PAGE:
What Are the Treatments for Pitching Arm Pain?
Unfortunately, one of the occupational hazards of being a pitcher is the arm pain that comes with repetitively throwing a ball as hard as possible. If a pitcher throws long enough, arm pain and soreness are inevitable. However, there are steps a pitcher can take to treat the pain and make it less uncomfortable.
Proactively prevent arm pain. It is absolutely vital for a pitcher to stretch muscles and get blood flowing to the arms before even touching a baseball. A standard stretch routine would include arm circles and arm swings, and stretches for the forearms, biceps and triceps. Increasing blood flow to the arm will allow a pitcher to not only throw with less pain, but also throw with more effectiveness.
Using The R.I.C.E Method
The R.I.C.E method -- which stands for Rest, Ice, Compression and Elevation -- is a very effective way of treating arm pain. Obviously, it is important for a pitcher to get enough rest so the arm can recover from the stress of repetitive pitching. A generally accepted rule is resting approximately one hour for every pitch thrown. So, if a pitcher throws 70 pitches, three days of rest should suffice. Icing the arm and placing compression on the elbow and shoulder are easy ways to reduce swelling. Fifteen minutes with ice on and 15 minutes with ice off is sufficient. If possible, elevate the arm in order to reduce swelling.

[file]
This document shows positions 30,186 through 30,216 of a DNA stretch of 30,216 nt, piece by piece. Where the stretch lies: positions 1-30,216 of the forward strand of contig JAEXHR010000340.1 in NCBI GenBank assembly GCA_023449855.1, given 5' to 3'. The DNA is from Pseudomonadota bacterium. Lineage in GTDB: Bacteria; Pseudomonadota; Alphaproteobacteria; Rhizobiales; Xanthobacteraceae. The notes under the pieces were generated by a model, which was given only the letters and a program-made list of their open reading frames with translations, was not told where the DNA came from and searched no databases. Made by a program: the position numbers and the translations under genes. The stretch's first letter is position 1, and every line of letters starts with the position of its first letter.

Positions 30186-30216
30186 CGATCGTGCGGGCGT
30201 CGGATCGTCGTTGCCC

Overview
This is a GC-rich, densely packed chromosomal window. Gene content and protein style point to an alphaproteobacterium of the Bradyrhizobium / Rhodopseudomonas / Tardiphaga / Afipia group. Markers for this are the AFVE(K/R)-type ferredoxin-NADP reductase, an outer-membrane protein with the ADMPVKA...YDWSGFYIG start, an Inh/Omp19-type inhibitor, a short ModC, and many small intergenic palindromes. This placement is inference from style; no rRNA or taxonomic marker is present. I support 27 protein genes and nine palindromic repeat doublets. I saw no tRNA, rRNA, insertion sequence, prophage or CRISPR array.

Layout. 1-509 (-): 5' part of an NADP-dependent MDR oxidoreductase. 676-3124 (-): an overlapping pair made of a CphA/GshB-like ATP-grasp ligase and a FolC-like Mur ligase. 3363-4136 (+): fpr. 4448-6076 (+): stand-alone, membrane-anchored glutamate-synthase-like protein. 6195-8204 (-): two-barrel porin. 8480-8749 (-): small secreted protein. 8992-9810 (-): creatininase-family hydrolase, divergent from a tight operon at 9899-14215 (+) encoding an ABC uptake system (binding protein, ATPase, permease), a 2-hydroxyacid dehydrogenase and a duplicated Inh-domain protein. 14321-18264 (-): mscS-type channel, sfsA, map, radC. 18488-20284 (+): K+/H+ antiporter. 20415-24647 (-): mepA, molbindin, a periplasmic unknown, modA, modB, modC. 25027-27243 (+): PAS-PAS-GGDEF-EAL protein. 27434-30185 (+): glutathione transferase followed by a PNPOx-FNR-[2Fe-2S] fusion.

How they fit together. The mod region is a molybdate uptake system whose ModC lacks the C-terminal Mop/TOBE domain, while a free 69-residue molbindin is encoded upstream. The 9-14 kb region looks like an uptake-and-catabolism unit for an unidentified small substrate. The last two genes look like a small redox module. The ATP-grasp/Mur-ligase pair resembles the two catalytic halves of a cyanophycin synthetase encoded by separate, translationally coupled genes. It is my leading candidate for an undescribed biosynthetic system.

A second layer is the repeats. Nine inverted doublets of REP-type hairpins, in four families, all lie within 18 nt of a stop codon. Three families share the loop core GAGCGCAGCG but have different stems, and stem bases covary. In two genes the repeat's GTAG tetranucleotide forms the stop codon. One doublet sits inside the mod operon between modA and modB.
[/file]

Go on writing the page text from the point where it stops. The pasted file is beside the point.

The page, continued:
Taking ibuprofen or acetaminophen in limited doses can help alleviate arm pain. It's important to remember that pain medication should only be taken after throwing and not before. If pain sensations in the arm are reduced by the medication while pitching, then he might have a harder time noticing an injury or another physical sign indicating he should stop.
If Pain Persists...
Arm soreness is to be expected after pitching and soreness itself is not a sign that anything is functionally wrong with a pitcher's arm. However, a pitcher should know the difference between routine soreness and severe pain. If a pitcher ever feels numbness in his fingers, a sharp pain in the elbow or shoulder at any point during the throwing motion or pain he's never felt before, he should immediately stop throwing. If the symptoms persist even after employing the RICE method, then a trip to an orthopedist may be required to rule out any major injuries.
Rob Costello is a journalism student at the George Washington University. He is a past member of the Division 1 baseball team at GW, and has been writing about subjects surrounding the MLB and other major sports for the past five years. Costello is an expert on pitching mechanics, baseball-specific exercises and the culture of baseball in general.